>>> In such a scenario, buying the long-term growth sectors pays off.
  • Muddling through. (55% chance)
    1) Policy intervention hits a balance by late 2010 between stabilizing terms of trade and a level of unsubsidized exports that is less than 60% of that required in mid-2009;
    2) PBoC’s cooling measures slow import growth in time to hold the current-account surplus at 3% of GDP for 2010 and shift local property development back to demand-driven growth by 2011;
    3) the infrastructure push levels off by 2011 at about USD300 bn per year, pushing basic commodities and shipping rates to peak then;
    4) domestic demand grows gradually but not enough to lift true GDP real growth over 5% until 2013.
    >>> Avoid financials until they are cleaned up in 2011; contrarian purchases pay off when the property and commodity markets finally correct.
  • Bump in the road. (30% chance)
    1) Political necessity leads to a renewed lending or public-spending splurge and an expanded IPO schedule, to the temporary joy of Hong Kong brokers, but this pushes inflation over 8% by 4Q10;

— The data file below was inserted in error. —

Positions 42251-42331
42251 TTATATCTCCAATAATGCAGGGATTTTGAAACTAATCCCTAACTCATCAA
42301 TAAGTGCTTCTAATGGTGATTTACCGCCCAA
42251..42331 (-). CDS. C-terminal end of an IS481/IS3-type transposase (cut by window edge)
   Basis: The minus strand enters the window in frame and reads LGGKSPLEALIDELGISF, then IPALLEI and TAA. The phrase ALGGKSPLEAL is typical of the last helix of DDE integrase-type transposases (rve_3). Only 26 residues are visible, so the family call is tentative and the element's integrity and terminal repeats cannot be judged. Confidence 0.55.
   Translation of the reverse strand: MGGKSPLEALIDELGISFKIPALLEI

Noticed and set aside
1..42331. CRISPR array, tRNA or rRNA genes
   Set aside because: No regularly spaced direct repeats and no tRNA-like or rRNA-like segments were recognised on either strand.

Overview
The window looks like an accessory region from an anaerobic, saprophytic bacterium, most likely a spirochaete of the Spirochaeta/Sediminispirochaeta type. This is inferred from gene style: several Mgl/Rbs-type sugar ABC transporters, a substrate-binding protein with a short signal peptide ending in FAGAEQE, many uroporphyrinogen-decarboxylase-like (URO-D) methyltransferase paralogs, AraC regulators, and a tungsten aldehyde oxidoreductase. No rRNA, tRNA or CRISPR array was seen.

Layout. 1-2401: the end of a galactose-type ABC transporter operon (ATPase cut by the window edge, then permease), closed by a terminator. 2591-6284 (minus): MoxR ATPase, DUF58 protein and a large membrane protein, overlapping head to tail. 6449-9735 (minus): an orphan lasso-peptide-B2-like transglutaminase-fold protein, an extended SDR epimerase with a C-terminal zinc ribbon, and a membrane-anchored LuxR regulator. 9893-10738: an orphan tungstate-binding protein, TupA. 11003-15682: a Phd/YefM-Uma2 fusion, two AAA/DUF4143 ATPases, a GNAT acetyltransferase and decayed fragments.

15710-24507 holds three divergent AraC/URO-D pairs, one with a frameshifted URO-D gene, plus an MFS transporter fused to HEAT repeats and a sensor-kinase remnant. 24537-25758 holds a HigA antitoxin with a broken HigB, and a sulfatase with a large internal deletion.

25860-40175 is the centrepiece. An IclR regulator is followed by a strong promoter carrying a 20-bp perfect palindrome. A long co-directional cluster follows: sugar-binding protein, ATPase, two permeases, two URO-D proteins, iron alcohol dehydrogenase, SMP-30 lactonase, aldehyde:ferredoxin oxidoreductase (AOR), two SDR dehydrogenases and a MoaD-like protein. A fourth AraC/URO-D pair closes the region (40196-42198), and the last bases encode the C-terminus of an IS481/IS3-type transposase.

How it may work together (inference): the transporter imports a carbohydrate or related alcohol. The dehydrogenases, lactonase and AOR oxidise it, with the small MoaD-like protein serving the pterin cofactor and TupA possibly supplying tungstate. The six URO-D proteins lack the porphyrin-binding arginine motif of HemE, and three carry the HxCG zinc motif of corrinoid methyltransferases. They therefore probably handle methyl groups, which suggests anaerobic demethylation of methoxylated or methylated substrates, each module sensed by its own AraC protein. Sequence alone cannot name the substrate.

2) global commodity prices accelerate again, drawing PBoC back in with more severe tightening, along with other central banks;
    3) the Eurozone remains weak, US election-year protectionism mounts and slow growth encourages the FED to continue a slow pace of tightening, all causing China’s export volumes to stagnate until 2H11;
    4) the State absorbs all the emerging NPLs but these signs of weakness and the subsequent credit squeeze drive the Hong Kong and Shanghai stock markets down 20% during 2H10 for a multi-year bear market until 4Q12.
    >>> Buy H-share[8] puts with wild abandon and start some long-term bargain hunting in 4Q10.